International Journal of Business and Social Science

ISSN 2219-1933 (Print), 2219-6021 (Online) DOI: 10.30845/ijbss

Alcoholism in Africa during the Late Twentieth Century: A Socio-Cultural Perspective
Dr. Theresa I. Myadze, Apollo Rwomire

As modern breweries began to expand in Africa during the late twentieth century, alcoholism became an increasing cause for concern. Drinking patterns shifted away from traditional norms as relaxed government policies seemed to sanction indiscriminant selling and access to alcohol. Alcohol dependence and problem drinking became increasing concerns as related social problems became more pronounced. Winick’s theory of drug/alcohol dependence is used as a framework for illuminating the problematic use of alcohol in Africa during the late twentieth century. Key factors include access to dependence producing substances; disengagement from negative proscriptions about their use; and role strain and/or role deprivation. Measures for addressing these issues are discussed along with future strategies for tackling the continuing problem of alcoholism in Africa.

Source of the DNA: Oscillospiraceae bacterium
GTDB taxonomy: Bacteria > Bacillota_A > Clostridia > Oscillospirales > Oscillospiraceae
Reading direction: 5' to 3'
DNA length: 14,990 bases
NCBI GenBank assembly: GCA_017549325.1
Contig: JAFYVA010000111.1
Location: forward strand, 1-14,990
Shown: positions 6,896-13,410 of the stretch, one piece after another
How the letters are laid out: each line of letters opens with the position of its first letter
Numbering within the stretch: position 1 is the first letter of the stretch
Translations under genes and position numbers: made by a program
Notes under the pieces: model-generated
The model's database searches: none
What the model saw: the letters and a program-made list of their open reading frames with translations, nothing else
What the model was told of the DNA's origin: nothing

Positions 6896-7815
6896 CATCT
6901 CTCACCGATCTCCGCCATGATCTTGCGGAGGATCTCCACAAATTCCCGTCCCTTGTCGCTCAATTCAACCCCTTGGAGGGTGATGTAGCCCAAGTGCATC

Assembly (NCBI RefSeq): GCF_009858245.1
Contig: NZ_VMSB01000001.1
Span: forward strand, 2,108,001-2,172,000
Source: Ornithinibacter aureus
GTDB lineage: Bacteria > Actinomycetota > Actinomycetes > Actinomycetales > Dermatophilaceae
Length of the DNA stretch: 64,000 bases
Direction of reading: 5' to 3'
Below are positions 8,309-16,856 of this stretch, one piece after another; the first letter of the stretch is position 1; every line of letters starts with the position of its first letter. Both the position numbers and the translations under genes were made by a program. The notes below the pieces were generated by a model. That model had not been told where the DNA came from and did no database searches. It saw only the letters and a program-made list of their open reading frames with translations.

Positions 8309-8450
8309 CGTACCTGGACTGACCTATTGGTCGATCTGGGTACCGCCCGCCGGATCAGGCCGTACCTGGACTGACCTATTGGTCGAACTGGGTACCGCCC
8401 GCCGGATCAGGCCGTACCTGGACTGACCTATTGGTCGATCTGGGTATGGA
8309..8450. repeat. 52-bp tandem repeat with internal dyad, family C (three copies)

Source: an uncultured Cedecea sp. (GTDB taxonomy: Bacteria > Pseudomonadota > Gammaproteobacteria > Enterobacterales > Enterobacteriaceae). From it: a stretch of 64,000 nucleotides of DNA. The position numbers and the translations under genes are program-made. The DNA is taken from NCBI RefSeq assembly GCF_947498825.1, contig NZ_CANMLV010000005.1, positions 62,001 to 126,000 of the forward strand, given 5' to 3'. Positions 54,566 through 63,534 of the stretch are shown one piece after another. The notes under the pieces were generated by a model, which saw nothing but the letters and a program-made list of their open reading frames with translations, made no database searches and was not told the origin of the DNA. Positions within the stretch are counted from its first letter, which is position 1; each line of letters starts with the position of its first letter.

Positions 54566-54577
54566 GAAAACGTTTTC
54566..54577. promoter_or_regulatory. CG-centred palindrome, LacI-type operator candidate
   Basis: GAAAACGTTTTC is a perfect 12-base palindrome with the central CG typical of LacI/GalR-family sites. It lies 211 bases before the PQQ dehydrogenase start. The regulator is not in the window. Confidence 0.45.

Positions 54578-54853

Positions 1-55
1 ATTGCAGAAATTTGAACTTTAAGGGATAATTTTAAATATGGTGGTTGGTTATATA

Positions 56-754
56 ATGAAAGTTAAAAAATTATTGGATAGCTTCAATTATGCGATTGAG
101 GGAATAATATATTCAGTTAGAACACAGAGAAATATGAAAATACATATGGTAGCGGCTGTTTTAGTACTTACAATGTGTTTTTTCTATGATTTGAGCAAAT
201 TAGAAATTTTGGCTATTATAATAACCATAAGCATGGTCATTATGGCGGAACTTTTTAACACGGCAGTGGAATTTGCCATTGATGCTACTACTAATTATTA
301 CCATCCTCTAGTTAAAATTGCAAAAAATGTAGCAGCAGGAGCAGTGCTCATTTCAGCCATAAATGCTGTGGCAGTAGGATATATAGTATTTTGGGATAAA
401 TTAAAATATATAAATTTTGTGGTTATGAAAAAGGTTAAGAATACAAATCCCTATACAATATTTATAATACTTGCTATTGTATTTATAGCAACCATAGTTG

Full Text: PDF